Canadian media have reported on the conviction of Muhammad Parvez and Waqas Parvez, the 60 year old father and brother of 16 year old Muslim girl Aqsa Parvez, in the “honor killing” murder of Aqsa Parvez on December 10, 2007 in Mississauga, Canada.
This week, Muhammad and Waqas Parvez pleaded guilty to second degree murder of Aqsa Parvez. On June 16, 2010, they were sentenced to life in prison without the possibility of parole for 18 years. It will be the decision of the Canadian National Parole board if either will be released. The Globe and Mail published an editorial questioning the necessity of accepting a plea agreement for second degree murder, which allows the possibility for parole.
Canadian Justice Bruce Durno told a Brampton court that the actions of Muhammad Parvez and Waqas Parvez were “that twisted, chilling and repugnant mindset could imply that the family pride could at least be kept intact — or perhaps even enhanced — by having two grown men overpower and kill a vulnerable teenager.” Justice Durno stated that “It is profoundly disturbing that a 16-year-old woman, no doubt facing significant challenges adjusting to living in a very different society than her parents’, could be murdered by her father and brother for the purpose of saving the family pride.” Justice Durno concluded that the “twisted, repugnant mindset requires a sentence that sends a message to others who would be like-minded. Because of the abhorrent motivation behind this crime and the gender inequality issues, 18 years is a fit sentence.”
The Parvez family moved from Pakistan to Mississauga, Canada in 2001. Media reports that 16 year old Aqsa Parvez spoke to school officials about abusive home conditions. She preferred to wear Western fashions, rejected the hijab, sought to spend time with friends her age, sought to have a room with a door for privacy, and was seeking to hold a part-time job. She had gone to her first movie shortly before her death in December 2007. She had run away from home twice.
Canadian prosecuting attorney Sandra Caponecchia was quoted as stating “She confided in her closest friends that her father had sworn to her on the Koran that if she ran away again, he would kill her.”
The Toronto Star reported: “Based on their admissions and Aqsa’s mother’s words that were recorded in a police interview room, Durno seemed to agree with Crown prosecutors Sandra Caponecchia and Mara Basso that they killed her to uphold the family honor in their community.”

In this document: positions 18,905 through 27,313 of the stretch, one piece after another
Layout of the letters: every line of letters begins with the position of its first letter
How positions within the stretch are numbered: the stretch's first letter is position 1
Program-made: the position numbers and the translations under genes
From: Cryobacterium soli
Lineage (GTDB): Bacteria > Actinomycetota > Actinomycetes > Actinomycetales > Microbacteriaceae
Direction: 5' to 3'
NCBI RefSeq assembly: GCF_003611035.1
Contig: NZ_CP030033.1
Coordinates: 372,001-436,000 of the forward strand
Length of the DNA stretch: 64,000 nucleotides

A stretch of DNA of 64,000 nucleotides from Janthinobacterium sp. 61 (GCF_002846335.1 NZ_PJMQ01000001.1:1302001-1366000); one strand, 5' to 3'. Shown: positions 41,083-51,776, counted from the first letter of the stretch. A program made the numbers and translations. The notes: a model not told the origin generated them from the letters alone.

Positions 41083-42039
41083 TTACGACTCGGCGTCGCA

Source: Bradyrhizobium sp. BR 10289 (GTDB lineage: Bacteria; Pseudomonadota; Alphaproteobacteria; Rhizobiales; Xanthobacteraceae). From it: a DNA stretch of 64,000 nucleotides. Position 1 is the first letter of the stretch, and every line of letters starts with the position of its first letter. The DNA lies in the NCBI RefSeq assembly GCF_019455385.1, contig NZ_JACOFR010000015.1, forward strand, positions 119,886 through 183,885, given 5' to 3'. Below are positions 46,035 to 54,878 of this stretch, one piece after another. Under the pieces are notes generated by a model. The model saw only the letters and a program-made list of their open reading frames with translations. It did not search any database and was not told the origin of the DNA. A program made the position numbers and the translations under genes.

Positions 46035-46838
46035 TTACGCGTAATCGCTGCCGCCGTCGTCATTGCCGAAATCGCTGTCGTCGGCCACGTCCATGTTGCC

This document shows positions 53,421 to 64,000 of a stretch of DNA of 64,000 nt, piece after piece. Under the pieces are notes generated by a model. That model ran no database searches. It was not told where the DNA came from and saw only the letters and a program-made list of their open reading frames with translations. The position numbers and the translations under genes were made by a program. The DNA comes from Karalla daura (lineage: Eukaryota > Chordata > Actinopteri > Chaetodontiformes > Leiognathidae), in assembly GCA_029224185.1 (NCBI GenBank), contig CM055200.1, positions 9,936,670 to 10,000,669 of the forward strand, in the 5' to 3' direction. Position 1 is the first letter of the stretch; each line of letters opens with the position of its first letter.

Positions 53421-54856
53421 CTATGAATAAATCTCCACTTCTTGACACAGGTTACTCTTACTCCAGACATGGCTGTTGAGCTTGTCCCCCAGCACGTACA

Mississauga News reported that Tarek Fatah, founder of the Canadian Muslim Congress stated Aqsa Parvez’ murder was “a blight on Islam” and that “Canadians are justified in raising concerns as to whether this is a sign of the rise of Islamic fundamentalism in their own backyard… A young life has been snuffed out — likely in the name of honor and Islam.” On June 17, 2010, the National Post reported that “Canada should expect rise in honor killings,” quoting “Amin Muhammad, a professor of psychiatry at Memorial University of Newfoundland who specializes in transcultural psychiatry.”
Responsible for Equality And Liberty (R.E.A.L.) supports women’s rights and children’s rights to live without oppression, without fear, without intimidation, and without the threat and reality of violence against them. We urge all to support such universal human rights and dignity for all people, in accordance with our universal human rights. Choose Love, Not Hate. Love Wins.
Other Media Reports:
— National Post: We are complicit in our silence”
— Ujjal Dosanjh: “In 2000, the United Nations estimated that 5,000 women and girls are murdered every year in honour killings, a term that masks the brutality of the crime it describes.”
— Ujjal Dosanjh: Admit honour killings for what they are
— The Ottawa Citizen: Misplaced ‘honour’